Tasting Notes from Belgian Trappist Tripels Exploration

Happy Fall Saturday all,

Yes last night (Friday Nov. 7th) Tom, Elliott and I had a little tasting of three different Belgian Trappist Tripels: Westmalle Tripel (the grand daddy of the style), Unibroue La Fin du Monde, and our The Weakling!

The back story for The Weakling is we used Wyeast Labs’ Canadian/Belgian yeast strain, which originally comes from Unibroue in Chambly, Quebec. Tom and I hope that this yeast strain will be the Parched Eagle’s “house” strain for our strong Belgians, including Verily Trappist Dubbel, Stella Belgian Dark Strong, and The Weakling.

On to the tasting notes:

Unibroue La Fin du Monde

Very smooth mouthfeel due to high carbonation level, for both aroma and flavor sweet pilsner malt character up front with notes of coriander, lemon, and orange. Alcohol evident in finish along with some balancing bitterness from hops. Appearance: light gold and rather cloudy. Big white head that lasts in the tulip glass. Damn tasty! 9.0% abv. At 19 IBUs perhaps a tad under-hopped for the style.

Parched Eagle The Weakling

Complex aroma with a base of German Pilsner malt along with Belgian Aromatic malt, which lent a bit more of  a sweet character than the other two Tripels. Lemons, oranges, spicy phenolics from the yeast along with a nice spicy Saaz hop character in both the aroma and flavor. Alcohol quite evident in both aroma and flavor along with more substantial hop bitterness than La Fin du Monde. The Weakling was the darkest of the three Tripels (on the dark end for the style because of the Aromatic malt) and like La Fin du Monde is pretty cloudy, which leads us to believe that the yeast strain is not flocculant i.e. stays in solution. Medium-full mouthfeel with more moderate carbonation than the other two Tripels (the commerial version will be more carbonated). 9.0% abv, as well (though for the commercial version we’ll shoot for 9.5%). 30 IBUs.

Westmalle Tripel

Again, this is one of the first Tripels that was commercially produced; first brewed by the monks at Westmalle in 1934. What really stood about about this beer is the STRONG pilsner malt character up front in both the aroma and flavor (particularly in the aroma). My iniitial impression was it smells like an imperial German Pils!? That was a surprise, but not a bad one. Of course there’s more to it: pear was the light fruit that the three of us identified along with significant hop flavor and bitterness, coupled with a lovely alcohol presence. Smooth and dangerous. This was the least spicy of the three, which had me postulating that the Westmalle yeast strain is quite “clean”, i.e. it lacks its own strong flavor profile and rather is quite good at reflecting the other ingredients used. At 39 IBUs this was the hoppiest/most bitter of the three beers. Also the clearest of the three beers with a smooth well carbonated mouthfeel that is appropriate for style (“digestible”, as the Belgians say). 9.5% abv.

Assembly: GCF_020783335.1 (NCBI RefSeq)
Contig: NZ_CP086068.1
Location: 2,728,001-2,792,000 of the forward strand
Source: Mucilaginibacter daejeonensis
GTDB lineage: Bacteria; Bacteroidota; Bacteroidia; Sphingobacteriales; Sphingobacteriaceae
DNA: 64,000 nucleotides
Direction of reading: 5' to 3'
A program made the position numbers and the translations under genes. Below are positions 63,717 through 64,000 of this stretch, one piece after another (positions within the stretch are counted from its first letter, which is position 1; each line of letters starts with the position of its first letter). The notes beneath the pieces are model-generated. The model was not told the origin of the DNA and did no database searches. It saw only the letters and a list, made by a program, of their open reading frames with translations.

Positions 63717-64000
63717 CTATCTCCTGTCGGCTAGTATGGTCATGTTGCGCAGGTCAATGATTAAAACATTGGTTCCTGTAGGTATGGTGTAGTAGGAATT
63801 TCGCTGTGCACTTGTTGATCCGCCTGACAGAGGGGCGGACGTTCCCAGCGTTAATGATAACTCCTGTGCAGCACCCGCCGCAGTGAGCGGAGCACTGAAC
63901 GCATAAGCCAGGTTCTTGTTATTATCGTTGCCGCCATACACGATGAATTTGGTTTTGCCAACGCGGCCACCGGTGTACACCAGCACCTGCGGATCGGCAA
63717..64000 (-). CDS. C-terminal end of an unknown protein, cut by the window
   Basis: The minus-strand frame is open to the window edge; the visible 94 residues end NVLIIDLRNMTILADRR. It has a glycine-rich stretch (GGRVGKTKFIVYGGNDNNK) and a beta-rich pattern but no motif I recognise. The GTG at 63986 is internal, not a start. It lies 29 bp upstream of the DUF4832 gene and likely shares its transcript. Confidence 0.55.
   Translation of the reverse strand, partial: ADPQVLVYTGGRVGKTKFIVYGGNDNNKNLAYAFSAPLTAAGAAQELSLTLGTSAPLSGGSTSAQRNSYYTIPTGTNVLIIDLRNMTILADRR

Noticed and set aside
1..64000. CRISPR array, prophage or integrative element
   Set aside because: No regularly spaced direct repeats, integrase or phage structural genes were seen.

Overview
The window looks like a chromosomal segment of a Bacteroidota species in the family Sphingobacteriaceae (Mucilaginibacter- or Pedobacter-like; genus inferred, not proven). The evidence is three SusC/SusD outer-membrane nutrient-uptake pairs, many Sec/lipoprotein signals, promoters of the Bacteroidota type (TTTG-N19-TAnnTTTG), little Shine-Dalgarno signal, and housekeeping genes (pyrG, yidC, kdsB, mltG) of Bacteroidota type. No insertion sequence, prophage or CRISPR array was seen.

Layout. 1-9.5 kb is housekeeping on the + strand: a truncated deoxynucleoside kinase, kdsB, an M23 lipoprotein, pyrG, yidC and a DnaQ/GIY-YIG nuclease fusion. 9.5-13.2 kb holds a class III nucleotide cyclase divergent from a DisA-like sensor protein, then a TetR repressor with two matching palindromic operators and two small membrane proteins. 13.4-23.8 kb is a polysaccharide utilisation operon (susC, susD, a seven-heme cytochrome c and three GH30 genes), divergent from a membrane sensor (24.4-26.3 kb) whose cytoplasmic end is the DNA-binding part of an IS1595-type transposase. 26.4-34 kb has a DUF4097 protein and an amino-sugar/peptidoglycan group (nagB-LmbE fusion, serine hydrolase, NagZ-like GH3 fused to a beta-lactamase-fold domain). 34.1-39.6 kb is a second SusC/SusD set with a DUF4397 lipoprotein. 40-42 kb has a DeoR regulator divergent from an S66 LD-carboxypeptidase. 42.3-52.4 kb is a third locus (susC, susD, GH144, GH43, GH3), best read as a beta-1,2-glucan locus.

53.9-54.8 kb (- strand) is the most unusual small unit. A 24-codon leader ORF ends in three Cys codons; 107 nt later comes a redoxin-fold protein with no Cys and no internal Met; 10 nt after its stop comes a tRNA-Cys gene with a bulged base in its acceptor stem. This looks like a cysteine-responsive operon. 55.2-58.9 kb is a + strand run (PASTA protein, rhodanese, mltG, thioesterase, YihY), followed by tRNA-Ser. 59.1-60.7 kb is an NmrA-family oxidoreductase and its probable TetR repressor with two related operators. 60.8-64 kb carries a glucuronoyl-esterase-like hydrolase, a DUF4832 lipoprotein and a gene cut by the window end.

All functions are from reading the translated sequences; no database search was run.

Consensus was the Westmalle Tripel is the best, but not by a large margin. We agreed that The Weakling bridged a gap in between Westmalle and La Fin du Monde in terms of hop bitterness and flavor. Both Tom and Elliott advocated that the recipe for The Weakling is dialed-in for the Parched Eagle, including the use of Belgian Aromatic malt, which adds a degree of malty sweetness to the aroma and flavor, adding to the overall complexity.

Meanwhile we paired the Tripels with seven year old aged sharp cheddar, garlic beef salami summer sausage, vegetable medley crackers, spicy brown mustard, and finally dark chocolate with raspberries.

For reference Beer Advocate suggests these food pairings for Tripels: Cuisine (Mediterranean) Cheese (sharp; Blue, Cheddar, pungent; Gorgonzola, Limburger) Meat (Pork, Poultry). We got fairly close with our food choices.

All three Tripels paired well with the cheese, meat, mustard and crackers, with the malty sweetness of the style contrasting nicely with the spicy and sharp character of the meat and cheese. We noted that Westmalle Tripel paired really nicely with the chocolate with its high hop character contrasting nicely with the sweet flavor of the dark chocolate and raspberries.

Look for The Weakling to be a spring/summer seasonal release around May 2015. Meanwhile stay tuned for really good news that we hope to provide in the next couple of weeks!

Op uw gezondheid!